According to popular myth, werewolves are pretty much all over the place, leading normal lives just like the rest of us tax-paying citizens. For the most part, they're pretty normal. Walking around, visiting Starbucks, and maybe even holding the door for you when your hands are full. But when it's the full moon, werewolf kind has a difficult time blending in. And we're not just talking about the smell! In the new hidden object adventure game from ERS Game Studio, Shadow Wolf Mysteries: Bane of the Family, you get to dive a bit deeper into the family structure of a family of werewolves, learning all about their curse and how this odd transformation travels from parents to children.
The structure of Shadow Wolf Mysteries 2 is similar to the previous game, Shadow Wolf Mysteries: Curse of the Full Moon, as well as most hidden object adventure hybrids out there. Walking around the bleak landscape (seriously, Count De la Fer, plant a flower!), you'll note a number of highly-useful items just laying around. Naturally, it's your job to gather them and keep them safe in your inventory, all the while looking for puzzles to solve using said objects. Your initial mission is to investigate outside of the manor so you can deliver a message to the Count about his daughter's "unusual" illness. Soon, you discover that illness is more like "pre-werewolfedness", Veronica is the Count's daughter, and turning into shaggy beasts of the night kind of runs in the family. So, yipes and all that jazz. What phase is the moon in tonight?
One thing Shadow Wolf Mysteries is good at is throwing puzzles in your way, and it seems like every time you take a step, a puzzle prevents you from continuing. That's a good thing, of course, as this game wouldn't be much of a game if you just walked around looking at things. Most puzzles are multi-tiered in nature, but they're logical and never too difficult to solve. Getting a light for a dark passageway, for example, might require you to find a torch, locate an oil barrel, break the barrel open with some tool, soak the torch, then light it. Mini-games are just as numerous, but hidden object scenes are far less common, giving this game a strong casual adventure sort of style.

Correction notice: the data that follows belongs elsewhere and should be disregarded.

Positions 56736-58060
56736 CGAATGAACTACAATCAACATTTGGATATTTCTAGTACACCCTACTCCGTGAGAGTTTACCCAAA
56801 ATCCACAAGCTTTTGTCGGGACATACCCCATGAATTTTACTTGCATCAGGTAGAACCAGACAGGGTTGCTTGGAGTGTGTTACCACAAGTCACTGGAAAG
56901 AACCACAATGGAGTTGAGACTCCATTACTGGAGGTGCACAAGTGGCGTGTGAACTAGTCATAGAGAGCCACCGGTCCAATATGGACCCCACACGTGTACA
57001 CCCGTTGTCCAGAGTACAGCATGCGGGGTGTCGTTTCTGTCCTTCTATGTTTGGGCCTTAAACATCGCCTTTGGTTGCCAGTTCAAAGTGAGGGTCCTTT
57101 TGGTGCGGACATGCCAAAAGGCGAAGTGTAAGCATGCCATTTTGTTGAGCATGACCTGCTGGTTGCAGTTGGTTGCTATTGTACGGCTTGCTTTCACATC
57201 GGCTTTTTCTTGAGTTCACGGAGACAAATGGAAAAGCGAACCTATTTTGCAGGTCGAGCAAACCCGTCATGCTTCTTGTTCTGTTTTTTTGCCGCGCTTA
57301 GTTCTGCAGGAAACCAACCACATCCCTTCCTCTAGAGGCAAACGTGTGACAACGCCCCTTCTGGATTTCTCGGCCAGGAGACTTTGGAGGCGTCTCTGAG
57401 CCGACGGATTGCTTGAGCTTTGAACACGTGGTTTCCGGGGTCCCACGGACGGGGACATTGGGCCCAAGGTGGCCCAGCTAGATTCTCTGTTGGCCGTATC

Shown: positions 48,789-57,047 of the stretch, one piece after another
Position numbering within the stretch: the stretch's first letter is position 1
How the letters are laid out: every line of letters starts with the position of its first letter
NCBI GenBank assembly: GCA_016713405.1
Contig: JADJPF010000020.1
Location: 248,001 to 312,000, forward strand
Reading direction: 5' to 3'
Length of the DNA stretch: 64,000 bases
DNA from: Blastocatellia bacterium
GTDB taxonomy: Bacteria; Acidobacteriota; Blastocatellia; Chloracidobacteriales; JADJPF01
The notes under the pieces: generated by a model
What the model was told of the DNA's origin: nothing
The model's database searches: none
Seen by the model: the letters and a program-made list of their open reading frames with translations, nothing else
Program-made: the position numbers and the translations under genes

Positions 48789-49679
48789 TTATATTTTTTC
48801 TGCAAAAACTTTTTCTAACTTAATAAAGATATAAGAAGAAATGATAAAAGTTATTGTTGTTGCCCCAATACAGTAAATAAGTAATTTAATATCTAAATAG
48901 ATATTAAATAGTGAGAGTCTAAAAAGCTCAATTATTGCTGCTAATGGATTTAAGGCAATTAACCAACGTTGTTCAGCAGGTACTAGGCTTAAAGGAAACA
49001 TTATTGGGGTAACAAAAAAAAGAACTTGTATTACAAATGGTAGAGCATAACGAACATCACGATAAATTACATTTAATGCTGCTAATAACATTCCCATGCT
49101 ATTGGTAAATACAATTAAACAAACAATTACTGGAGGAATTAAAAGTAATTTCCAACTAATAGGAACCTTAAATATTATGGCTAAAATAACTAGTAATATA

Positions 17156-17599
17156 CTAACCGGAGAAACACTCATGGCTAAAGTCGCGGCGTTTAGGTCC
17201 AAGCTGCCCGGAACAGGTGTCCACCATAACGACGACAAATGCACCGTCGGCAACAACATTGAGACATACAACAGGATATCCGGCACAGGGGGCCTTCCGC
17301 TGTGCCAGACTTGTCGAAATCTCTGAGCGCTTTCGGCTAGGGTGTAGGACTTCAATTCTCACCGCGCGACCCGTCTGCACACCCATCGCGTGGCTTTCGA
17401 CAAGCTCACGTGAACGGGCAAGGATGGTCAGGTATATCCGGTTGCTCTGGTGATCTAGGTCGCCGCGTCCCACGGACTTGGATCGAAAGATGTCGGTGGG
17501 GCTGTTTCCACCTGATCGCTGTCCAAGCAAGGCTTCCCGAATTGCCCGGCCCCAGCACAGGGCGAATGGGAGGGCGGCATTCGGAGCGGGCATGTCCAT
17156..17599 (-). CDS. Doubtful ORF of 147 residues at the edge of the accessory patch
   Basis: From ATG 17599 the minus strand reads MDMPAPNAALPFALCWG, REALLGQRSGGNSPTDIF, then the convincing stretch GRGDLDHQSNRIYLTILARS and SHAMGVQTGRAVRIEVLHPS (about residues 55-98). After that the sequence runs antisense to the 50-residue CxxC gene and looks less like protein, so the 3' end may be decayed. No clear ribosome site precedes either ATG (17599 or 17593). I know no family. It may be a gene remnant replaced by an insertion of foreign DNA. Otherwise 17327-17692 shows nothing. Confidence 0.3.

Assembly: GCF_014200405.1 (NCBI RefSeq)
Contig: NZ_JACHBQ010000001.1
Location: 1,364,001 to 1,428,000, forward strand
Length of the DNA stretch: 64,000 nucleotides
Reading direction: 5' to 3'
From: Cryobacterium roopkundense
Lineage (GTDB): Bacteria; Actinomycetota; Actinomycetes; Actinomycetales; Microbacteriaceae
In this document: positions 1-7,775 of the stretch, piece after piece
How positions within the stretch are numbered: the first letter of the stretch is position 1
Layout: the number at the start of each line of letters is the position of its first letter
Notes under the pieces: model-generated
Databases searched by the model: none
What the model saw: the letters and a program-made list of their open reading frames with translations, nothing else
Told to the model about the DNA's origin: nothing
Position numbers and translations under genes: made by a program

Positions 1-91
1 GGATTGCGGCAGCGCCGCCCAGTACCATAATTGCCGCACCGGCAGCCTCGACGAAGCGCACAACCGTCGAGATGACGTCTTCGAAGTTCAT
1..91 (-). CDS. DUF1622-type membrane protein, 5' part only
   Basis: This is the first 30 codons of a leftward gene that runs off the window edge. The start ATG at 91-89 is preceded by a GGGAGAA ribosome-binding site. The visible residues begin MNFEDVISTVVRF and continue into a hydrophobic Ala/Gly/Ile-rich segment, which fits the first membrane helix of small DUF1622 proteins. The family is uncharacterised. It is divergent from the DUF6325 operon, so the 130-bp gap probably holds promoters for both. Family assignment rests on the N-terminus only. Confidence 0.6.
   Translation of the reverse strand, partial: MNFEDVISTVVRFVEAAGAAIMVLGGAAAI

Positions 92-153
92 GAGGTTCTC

Analysis: ERS Game Studio is well-known for its hidden object hybrids, such as Redemption Cemetery, the Dark Tales series, Haunted Halls: Green Hills Sanitarium, and a good dozen or so more. In fact, if you haven't played one of the team's games, you probably haven't played many hidden object adventures at all. With that sort of universality, you know something is being done right, and Shadow Wolf Mysteries: Bane of the Family is a fine example of that.
Here's some more good news for casual adventure fans: Shadow Wolf Mysteries: Bane of the Family is a fairly long game. Including the bonus content found in the Collector's Edition, you can expect about five hours of game time, almost twice the average release these days. The initial sections offer little challenge, but after things warm up a bit, you'll stumble a few times trying to make your way around. The hint system works flawlessly, so even if you're caught, there's always a way to get a little nudge.
The only real downer with Shadow Wolf Mysteries is the fact that it follows ERS Game Studio's formula so tightly, it almost feels like a retread for fans of the team's releases. The story is unique, of course, as are the puzzles and general setting, but after more than a dozen games, it's tough to overlook the developmental skeleton there. That's not to say the game suffers in quality, it's just a lingering sense of sameness that's always behind a corner, though you never see it straight on.
Reliably entertaining, smart puzzles, quirky horror-inspired story and a plethora of mini-games, a new ERS Game Studio release is as good as hidden object gold.
A Collector's Edition is also available. It contains bonus content, a strategy guide, soundtrack, concept art, wallpapers, and more. Remember that Big Fish Game Club Members pay only $13.99 for Collector's Editions (or 2 club credits), and collector's editions count 3 card punches of 6 total needed for a free game.